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Whitepapers now and in the future

The whitepapers available for the product will be changing over the next few months to reflect the changes in the product documentation. The following changes will happen over the next few months: The online documentation provided with the product has been enhanced to encompass some of the content contained in the whitepapers. This means when you install the product you will get the information automatically in the online help and the PDF versions of the documentation. If the online help fully encompasses the whitepaper contents, the whitepaper will be retired to avoid confusion. Always refer to the online documentation first as it is always the most up to date. If some of the whitepaper information is not in the online help then the new version of the whitepapers will contain the information you need or other whitepaper such as the Best Practices series will be updated with the new information. I will be making announcements on this blog as each whitepaper is updated to reflect this strategy. This will mean you will not have to download most of the whitepaper information separately and the information is available either online with the product, on Oracle's documentation site or available as a PDF download from Oracle's Delivery Cloud. The first whitepaper to be retired is the Configuration Migration Assistant Overview which is now not available from My Oracle Support but is available from the documentation supplied with the product. Remember the FIRST rule is to check the documentation supplied with the product FIRST before using the whitepapers. The documentation provided with the product is always up to date and the whitepapers are only updated on a semi-regular basis.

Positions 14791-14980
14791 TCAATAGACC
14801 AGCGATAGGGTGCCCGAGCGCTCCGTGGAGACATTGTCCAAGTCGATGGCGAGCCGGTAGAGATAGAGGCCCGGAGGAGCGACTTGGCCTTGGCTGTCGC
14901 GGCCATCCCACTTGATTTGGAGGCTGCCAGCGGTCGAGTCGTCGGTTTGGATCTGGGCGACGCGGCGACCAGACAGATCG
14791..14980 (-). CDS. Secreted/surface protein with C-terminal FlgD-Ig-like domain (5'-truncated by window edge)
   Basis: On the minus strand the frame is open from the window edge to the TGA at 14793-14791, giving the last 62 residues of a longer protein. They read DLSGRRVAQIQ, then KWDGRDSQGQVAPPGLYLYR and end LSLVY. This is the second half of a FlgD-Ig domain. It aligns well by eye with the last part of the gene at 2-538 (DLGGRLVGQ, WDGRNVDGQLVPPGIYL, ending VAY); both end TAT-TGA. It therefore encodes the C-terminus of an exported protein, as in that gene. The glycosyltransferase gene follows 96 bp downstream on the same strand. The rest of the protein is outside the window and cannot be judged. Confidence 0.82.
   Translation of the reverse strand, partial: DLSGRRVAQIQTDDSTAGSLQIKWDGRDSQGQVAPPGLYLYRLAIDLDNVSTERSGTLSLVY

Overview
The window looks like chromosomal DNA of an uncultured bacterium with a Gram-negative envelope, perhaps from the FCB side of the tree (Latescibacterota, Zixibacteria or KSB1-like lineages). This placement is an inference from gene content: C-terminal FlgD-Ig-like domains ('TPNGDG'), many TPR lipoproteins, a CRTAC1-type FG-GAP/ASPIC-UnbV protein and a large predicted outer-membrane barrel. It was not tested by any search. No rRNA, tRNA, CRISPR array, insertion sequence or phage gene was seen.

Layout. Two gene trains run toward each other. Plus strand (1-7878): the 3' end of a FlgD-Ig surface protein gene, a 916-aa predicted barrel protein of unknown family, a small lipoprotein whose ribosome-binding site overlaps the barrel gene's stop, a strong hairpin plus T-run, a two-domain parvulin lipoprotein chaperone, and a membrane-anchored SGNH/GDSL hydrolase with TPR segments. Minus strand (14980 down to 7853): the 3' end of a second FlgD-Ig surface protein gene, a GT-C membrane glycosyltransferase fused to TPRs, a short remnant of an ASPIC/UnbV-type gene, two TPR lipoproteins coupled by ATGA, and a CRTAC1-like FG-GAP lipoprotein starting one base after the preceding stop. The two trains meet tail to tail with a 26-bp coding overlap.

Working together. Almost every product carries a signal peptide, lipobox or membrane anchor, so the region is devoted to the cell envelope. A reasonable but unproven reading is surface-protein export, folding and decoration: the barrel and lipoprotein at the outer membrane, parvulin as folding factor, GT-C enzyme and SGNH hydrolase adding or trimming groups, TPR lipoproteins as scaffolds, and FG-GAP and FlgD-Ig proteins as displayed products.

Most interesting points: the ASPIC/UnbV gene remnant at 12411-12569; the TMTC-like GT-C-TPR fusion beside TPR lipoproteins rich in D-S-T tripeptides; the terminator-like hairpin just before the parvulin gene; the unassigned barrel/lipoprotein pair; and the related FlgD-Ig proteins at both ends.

The whitepapers available for the product will be changing over the next few months to reflect the changes in the product documentation. The following changes will happen over the next few months: The...

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New Utilities Testing Solution version available (5.0.1.0)

We have released a new version(5.0.1.0) of the OracleFunctional/Load Testing Advanced Pack for Oracle Utilities (OFTAPOU) and is availablefrom Oracle Delivery Cloud for customers and partners.This new OFTAPOU version now includes support for moreversions  of our products. The packs are now cloud compatible i.e., theycan be used for testing applications on Oracle Utilities Cloud services. The pack now supports the following: Oracle Utilities Customer Care And Billing 2.4.0.3 (updated),2.5.0.1 (updated) and 2.5.0.2 (updated) Oracle Utilities Mobile Workforce Management 2.2.0.3 (updated) Oracle Real Time Scheduler 2.2.0.3 (updated) Oracle Utilities Mobile Workforce Management 2.3.0 (updated) – withadded support for Android/IOS mobile testing. Oracle Real Time Scheduler 2.3.0 (updated) – with added support forAndroid/IOS mobile testing. Oracle Utilities Application Framework 4.2.0.3, 4.3.0.1, 4.3.0.2 and4.3.0.3. Oracle Utilities Meter Data Management 2.1.0.3 (updated) Oracle Utilities Smart Grid Gateway (all adapters) 2.1.0.3 (updated) Oracle Utilities Meter Data Management 2.2.0 (new) Oracle Utilities Smart Grid Gateway (all adapters) 2.2.0 (new) Oracle Utilities Work And Asset Management 2.1.1 (updated) Oracle Utilities Operational Device Management 2.1.1 (updated) The pack now includes integration components that can beused for creating flows spanning multiple applications known as integration functionalflows. Components for testing mobile application of ORS/MWM havebeen added. Using the latest packs, customers will be able to execute automatedtest flows of ORS/MWM application on Android and IOS devices. In addition to the product pack content, the core testautomation framework has been enhanced with more features for ease of use.For example, the pack now includes sanity flows to verify installations of individual products. These sanity flows are the same flows used by our cloud teams to verify cloud installations. The pack includes 1000+ prebuilt testing components that canbe used to model business flows using Flow Builder and generate test scriptsthat can be executed by OpenScript, Oracle Test Manager and/or Oracle LoadTesting. This allows customers to adopt automated testing to accelerate theirimplementations and upgrade whilst reducing their risk overall. The pack also includes support for the latest OracleApplication Testing Suite release (12.5.0.3) and also includes a set ofutilities to allow partners and implementers to upgrade their custom built testautomation flows from older product packs to the latest ones.